Google, which found itself in hot water over reports claiming that it still tracks users' whereabouts even when they turn off location data, has apparently confirmed that it does track your location data. The tech giant has revised language on its Help Page acknowledging that some location data may be saved in order to 'improve Google experience'. The debate over tracking users location started after Associated Press investigation claimed that many Google applications on Android gadgets and iPhones stores your location information regardless of whether you have utilized protection settings that say they will keep it from doing as such.
Previously, the Help Page stated: "You can turn off Location History at any time. With Location History off, the places you go are no longer stored." It now says: "This setting does not affect other location services on your device, like Google Location Services and Find My Device. Some location data may be saved as part of your activity on other services, like Search and Maps".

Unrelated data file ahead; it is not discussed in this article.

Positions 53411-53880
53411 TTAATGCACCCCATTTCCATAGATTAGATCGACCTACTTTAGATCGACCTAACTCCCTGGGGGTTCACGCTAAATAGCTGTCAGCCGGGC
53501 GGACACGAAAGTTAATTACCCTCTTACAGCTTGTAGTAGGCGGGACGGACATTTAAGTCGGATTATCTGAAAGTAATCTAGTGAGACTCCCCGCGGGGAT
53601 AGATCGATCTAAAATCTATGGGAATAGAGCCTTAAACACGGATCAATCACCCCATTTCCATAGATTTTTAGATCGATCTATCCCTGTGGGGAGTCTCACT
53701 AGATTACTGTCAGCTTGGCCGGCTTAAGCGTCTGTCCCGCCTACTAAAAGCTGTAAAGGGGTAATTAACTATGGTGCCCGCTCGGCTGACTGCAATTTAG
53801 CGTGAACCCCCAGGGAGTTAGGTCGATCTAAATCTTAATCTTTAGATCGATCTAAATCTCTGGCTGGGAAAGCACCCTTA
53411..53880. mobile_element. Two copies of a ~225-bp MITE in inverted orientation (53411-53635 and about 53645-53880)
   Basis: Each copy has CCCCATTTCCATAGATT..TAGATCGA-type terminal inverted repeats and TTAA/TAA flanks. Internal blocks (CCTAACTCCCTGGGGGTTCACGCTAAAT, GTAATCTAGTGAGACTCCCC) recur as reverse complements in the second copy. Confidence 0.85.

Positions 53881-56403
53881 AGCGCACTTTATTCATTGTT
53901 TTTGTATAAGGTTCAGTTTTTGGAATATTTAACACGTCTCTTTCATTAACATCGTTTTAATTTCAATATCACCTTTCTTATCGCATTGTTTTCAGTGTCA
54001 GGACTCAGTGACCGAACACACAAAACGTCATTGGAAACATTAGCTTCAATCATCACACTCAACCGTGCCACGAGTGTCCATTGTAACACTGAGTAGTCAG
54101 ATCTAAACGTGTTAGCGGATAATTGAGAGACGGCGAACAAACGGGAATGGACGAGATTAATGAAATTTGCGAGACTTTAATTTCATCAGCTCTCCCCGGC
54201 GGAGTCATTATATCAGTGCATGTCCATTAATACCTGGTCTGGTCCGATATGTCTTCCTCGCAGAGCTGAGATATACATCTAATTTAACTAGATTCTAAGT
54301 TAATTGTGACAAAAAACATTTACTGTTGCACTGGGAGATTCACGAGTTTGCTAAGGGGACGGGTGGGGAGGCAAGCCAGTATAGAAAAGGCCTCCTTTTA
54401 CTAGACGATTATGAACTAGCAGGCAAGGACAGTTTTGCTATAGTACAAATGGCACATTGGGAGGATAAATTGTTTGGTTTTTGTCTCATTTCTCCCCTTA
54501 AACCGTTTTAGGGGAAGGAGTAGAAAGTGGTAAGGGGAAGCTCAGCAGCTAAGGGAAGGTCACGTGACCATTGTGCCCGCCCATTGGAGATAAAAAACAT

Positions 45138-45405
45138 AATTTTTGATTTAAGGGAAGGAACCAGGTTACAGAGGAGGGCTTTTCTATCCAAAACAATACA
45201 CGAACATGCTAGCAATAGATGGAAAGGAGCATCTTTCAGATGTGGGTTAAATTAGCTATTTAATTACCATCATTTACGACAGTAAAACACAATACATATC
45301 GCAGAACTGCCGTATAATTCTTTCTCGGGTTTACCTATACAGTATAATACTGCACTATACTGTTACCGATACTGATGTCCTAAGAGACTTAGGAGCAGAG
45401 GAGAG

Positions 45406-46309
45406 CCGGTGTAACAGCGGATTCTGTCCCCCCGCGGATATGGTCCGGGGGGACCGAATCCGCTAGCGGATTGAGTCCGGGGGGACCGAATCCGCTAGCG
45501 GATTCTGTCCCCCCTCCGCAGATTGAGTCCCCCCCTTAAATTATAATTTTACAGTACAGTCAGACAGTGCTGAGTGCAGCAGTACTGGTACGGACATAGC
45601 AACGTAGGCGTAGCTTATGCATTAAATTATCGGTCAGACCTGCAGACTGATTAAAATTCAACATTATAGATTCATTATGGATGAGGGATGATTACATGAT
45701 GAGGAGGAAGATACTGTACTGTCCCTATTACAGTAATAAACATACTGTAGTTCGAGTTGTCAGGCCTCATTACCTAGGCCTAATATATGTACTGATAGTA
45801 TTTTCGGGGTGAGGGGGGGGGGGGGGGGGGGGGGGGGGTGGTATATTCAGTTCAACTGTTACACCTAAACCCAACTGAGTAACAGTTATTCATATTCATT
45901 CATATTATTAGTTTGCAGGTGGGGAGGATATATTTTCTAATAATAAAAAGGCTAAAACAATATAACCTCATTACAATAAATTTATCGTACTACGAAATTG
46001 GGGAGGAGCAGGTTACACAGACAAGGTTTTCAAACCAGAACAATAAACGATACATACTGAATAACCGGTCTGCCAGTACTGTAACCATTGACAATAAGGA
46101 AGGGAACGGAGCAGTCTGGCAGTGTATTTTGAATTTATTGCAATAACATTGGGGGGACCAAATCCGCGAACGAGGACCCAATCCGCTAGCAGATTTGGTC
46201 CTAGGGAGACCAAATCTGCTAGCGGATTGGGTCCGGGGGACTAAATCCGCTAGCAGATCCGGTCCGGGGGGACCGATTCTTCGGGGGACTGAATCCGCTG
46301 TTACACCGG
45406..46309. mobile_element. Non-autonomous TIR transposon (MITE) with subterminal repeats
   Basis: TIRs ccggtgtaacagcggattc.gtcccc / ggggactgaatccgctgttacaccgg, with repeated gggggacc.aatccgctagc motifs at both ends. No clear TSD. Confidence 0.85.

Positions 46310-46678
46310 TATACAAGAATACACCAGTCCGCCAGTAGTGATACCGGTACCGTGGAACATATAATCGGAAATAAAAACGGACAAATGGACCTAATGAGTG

The new language on Google Help Page confirms that users' location data is, indeed, being tracked by some apps. "We have been updating the explanatory language about Location History to make it more consistent and clear across our platforms and help centers," a Google spokesperson was quoted as saying by CNET.
Earlier in 2017, the business news site Quartz claimed through a research that Google was tracking Android users by collecting the addresses of nearby cellphone towers even if all location services were off. "They build advertising information out of data," said Peter Lenz, the senior geospatial analyst at Dstillery, a rival advertising technology company. "More data for them presumably means more profit."